It's this problem of complicity that's so incredibly hard to police because, on the face of it, parents' motivations are often perfectly understandable. Their first obligations are clearly to their own offspring, and if that ends up adding a brick to the wall of some social injustice...well, that's beyond the scope of their responsibility. So this is all somewhat akin to the discussion that used to go on in the African-American community about the ethics of passing for white—using skin lighteners or hair straighteners or anything of that sort in an attempt to look more white. One point of view is that measures such as that simply feed racism and should be discouraged as a consequence.

But, by and large, most people aren't looking to martyr themselves for social justice. They just want a nicer house, a bigger car, a better job.

Exactly. And who can blame them? So that will become society's challenge—to police users by influencing them through consciousness raising, education and other soft measures. Basically, that means solving the problem at the social level rather than at the individual one. And what that probably means is that, ultimately, in much the same way that we currently protect people with disabilities from discrimination, it may someday be important to develop comparable protections for people who either choose not to jump on the enhancement bandwagon or simply can't afford to.

So, in effect, we can pretty much plan on the playing field getting tilted. But if that happens, will we still even by playing the same game anymore?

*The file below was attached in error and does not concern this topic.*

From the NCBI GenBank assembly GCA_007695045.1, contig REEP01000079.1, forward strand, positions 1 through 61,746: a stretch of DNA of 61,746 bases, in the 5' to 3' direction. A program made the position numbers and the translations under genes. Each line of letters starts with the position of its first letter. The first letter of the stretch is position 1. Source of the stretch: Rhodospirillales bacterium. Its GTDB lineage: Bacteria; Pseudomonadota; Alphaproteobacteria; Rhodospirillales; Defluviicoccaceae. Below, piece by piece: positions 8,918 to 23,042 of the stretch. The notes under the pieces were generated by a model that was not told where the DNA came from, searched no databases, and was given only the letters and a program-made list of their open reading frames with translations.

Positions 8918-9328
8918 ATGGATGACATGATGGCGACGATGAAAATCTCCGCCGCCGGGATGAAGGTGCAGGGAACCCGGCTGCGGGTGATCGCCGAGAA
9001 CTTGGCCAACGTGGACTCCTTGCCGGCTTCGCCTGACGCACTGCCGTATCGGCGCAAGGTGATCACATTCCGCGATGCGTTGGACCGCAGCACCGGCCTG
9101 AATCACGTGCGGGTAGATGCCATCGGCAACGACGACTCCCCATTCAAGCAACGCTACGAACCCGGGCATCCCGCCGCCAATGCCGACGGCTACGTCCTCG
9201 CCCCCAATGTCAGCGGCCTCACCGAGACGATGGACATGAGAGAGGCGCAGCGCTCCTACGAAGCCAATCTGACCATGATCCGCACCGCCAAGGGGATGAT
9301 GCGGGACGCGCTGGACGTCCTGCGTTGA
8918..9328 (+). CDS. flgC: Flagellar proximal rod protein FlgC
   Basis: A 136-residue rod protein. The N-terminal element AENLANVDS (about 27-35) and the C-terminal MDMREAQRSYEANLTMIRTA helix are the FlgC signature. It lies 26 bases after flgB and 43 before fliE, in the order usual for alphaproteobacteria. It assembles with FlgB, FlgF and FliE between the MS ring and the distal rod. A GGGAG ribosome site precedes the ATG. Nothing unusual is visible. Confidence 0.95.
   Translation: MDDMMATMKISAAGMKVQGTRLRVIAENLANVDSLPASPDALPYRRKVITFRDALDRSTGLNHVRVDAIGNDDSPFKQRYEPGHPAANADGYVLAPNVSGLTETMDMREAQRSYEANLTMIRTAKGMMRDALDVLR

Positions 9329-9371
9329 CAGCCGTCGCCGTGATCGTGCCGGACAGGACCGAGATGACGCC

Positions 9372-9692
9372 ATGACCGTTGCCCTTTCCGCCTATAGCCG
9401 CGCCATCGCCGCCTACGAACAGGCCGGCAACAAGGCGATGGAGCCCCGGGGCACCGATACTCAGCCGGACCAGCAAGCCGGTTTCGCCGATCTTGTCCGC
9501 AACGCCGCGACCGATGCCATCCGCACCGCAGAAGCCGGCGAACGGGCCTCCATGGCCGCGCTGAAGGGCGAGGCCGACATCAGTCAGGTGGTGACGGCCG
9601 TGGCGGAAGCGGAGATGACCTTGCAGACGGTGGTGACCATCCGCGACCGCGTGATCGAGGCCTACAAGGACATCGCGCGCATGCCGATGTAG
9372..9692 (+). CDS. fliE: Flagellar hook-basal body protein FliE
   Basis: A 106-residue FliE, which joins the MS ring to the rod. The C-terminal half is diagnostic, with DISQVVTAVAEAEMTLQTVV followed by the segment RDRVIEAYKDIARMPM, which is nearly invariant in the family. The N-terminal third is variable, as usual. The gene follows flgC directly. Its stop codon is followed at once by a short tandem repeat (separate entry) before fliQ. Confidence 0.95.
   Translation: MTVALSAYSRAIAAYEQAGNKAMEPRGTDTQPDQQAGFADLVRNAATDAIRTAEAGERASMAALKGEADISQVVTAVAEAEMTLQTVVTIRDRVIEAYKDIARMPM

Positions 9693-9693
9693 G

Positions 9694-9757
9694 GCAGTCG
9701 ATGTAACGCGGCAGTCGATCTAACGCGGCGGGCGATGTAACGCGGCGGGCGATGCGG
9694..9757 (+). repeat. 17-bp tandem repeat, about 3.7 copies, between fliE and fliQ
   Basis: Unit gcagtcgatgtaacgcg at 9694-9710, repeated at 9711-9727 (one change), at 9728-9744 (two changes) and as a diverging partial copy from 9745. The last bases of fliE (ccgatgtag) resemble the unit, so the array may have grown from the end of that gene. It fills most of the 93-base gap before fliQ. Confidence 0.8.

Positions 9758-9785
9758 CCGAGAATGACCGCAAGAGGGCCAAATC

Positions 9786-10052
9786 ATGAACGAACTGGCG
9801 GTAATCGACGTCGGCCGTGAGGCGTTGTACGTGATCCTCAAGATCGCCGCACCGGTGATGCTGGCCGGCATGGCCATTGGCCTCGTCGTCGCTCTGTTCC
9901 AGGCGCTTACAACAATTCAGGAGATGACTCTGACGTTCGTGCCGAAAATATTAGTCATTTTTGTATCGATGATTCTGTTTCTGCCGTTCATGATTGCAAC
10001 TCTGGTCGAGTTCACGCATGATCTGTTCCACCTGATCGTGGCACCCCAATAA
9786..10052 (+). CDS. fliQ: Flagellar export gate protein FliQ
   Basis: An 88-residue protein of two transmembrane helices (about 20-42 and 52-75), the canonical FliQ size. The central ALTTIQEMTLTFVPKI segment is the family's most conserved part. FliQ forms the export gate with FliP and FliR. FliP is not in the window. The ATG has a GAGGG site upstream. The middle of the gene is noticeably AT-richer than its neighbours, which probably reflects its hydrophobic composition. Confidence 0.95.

Right. And we already see examples of exactly what you're talking about in sports where, in addition to the American Power Lifting Association, we now also have the American Drugfree Power Lifting Association. But whereas in sport, you can arbitrarily change the rules of the game, it's much more difficult to accomplish that in the world of social practices, where people compete for jobs, spouses and pretty much everything else.

Even within the athletic realm, to the degree that sports becomes essentially a test of "who's got the better biotech sponsor?", does athletic competition really have any meaning any longer?

Precisely. And I think that's the very philosophical problem that Koss and other athletes are beginning to point out. Just what human excellences are we supposed to be celebrating here?

Stealth perhaps?

Yes. Very good. And drug tolerance.